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Lecture #1-An introduction to key concepts

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University of Toronto St. George
Political Science
Anthony Sealey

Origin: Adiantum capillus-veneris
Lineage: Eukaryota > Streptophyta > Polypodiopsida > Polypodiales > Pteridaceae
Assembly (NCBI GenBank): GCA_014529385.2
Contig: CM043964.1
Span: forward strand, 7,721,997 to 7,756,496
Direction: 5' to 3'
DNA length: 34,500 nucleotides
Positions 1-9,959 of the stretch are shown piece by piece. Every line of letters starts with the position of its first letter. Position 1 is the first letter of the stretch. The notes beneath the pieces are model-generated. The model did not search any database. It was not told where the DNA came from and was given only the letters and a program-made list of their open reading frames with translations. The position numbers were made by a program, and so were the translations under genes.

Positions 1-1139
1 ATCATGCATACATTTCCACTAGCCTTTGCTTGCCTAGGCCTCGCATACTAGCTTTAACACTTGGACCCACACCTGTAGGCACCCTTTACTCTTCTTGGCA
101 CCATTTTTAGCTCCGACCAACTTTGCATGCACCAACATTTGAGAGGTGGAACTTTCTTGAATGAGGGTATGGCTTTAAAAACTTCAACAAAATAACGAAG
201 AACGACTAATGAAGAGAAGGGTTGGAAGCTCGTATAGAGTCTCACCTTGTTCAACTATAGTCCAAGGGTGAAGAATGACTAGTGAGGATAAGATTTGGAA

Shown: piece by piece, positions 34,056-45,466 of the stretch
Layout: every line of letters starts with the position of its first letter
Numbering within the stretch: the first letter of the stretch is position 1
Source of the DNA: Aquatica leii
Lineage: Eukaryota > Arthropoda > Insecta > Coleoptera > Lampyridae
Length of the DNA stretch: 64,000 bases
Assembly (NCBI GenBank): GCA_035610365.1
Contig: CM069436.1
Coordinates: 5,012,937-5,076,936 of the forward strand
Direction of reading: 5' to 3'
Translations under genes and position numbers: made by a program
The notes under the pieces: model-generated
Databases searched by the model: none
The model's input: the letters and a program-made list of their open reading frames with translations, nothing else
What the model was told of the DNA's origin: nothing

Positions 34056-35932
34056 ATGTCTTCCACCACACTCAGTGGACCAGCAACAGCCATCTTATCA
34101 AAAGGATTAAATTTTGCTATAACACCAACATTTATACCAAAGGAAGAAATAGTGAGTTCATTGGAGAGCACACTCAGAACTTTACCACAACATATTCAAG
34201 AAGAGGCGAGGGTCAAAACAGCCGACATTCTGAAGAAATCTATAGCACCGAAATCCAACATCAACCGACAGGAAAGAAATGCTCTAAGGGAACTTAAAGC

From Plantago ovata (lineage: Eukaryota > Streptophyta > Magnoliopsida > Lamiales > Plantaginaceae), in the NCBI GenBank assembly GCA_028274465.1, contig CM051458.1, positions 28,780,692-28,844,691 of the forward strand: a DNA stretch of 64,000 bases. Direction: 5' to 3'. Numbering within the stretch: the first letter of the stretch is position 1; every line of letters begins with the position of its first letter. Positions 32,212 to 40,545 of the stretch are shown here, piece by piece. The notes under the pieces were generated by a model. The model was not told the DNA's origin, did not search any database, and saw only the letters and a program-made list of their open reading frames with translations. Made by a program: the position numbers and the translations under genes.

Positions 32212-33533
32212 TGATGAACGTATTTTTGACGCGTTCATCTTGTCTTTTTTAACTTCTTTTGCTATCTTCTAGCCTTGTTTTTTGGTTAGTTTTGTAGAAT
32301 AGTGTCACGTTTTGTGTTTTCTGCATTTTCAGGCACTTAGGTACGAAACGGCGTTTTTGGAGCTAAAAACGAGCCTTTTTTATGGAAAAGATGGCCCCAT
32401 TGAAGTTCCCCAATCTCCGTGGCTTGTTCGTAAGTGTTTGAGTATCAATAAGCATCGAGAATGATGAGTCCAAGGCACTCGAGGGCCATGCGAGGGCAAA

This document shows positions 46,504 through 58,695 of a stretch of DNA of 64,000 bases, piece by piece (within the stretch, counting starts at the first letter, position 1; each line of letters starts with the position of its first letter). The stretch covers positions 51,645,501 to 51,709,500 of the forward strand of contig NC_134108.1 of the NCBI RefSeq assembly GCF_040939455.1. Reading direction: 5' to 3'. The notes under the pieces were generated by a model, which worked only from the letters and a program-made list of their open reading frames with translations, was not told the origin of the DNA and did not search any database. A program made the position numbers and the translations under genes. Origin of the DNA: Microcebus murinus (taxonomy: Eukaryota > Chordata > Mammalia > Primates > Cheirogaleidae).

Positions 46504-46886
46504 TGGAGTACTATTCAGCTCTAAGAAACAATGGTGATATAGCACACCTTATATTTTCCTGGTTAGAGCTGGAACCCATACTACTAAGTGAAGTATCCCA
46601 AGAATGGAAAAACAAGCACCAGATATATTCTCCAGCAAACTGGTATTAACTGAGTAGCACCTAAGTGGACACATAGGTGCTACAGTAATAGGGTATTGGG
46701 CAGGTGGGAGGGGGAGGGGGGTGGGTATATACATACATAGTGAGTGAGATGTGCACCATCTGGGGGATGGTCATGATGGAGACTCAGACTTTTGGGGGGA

Lecture #1-An introduction to key concepts 1) Normative and empirical analysis 2) Deductive and inductive logic 3) Theories concepts Normative and Empirical analysis  Normative is prescriptive-what people should be doing.  Empirical intends not to be descriptive and aims to factual claims about the world around us and demonstrate the truth of these claims based on evidence. o E.g. Gays and lesbians are more likely than hetereos to support the other of marriage.  Key difference: regardless of direction or weight of the available evidence, it seems possible that reasonable people can disagree about normative claims.  Finally some analyses are argumentative o E.g. poli scipresent or make an argument in papers we write. o Either normative or empirical o Can make an argument why people should hold certain values or you can make an argument to try and convince them that they should believe certain facts about the world. Deductive and Inductive Logic  Deductive logic proceeds from a set of premises to a conclusion. In a valid deductive argument, the premises logically entail the conclusion. What this means that it is logically impossible for the premises to be true and the conclusion to be false. o E.g. Syllogisms (ancient Greek)  1)all whales are mammals  2) All mammals are warm blooded.  Conclusion from 1 +2) All whales are warm blooded. o Symbolic logic  For all X (X is human and all humans are mortal  Socrates is a human  Therefore Socrates is a mortal.  Similarly, deductive theorizing moves from general theory to specific conclusions that can be derived from the veracity of the theory. o E.g. people are self interested (theoretical claim) o Gays and lesbians have a greater interest in public policies to enable same sex marriage than hetero o Therefore, gays and lesbians are more likely than hetero to support public policies that enable same sex marriage.  Conversely, inductive logic uses empirical factors tot develop theoretical propositions. For this approach, theory is the output of the analysis o E.g. Most members of union CUPE, support social policy o Therefore, union members support social policy. Theories concepts and Variables  In the SS, we use the term “theory” to refer to explanations of observable regularities of patterns. (social science)  Theory tell us why what we know to be true is true. o E.g. Some people have observed that cdn political culture is more deferential than American political culture. Canadians are more likely to favor a greater level of government intervention than Americans. (established empirical fact is believed to be the case)  Seymour Martin Lipset’s formative events theory suggests that this difference can be explained by the differences in the events which led to the creation of two countries. While the US was an outcome of a revolution against British government, the cdn state was created peacefully. o Therefore because of these different events that created different states,  Concepts can be thought as theoretical building blocks which we use to build theories. Concepts are quite abstract but concrete. o E.g. Power, Separation of power, democracy, Liberalism, left wing vs. right wing, feminism  Broadly speaking, a variable is anything that can take on a variety of possible values. The creation of variables is an important step toward the operationalization of a concept.  When we operationalize a concept, we provide a specific definition of it that allows us to measure it. o E.g. A war is any armed conflict in which any 1000 people killed in armed conflict in a given year. (Operation definition) Measures and indicators  A measure is a variable that has been constructed in order to operationalize a specific concept o How do you measure human rights or democ
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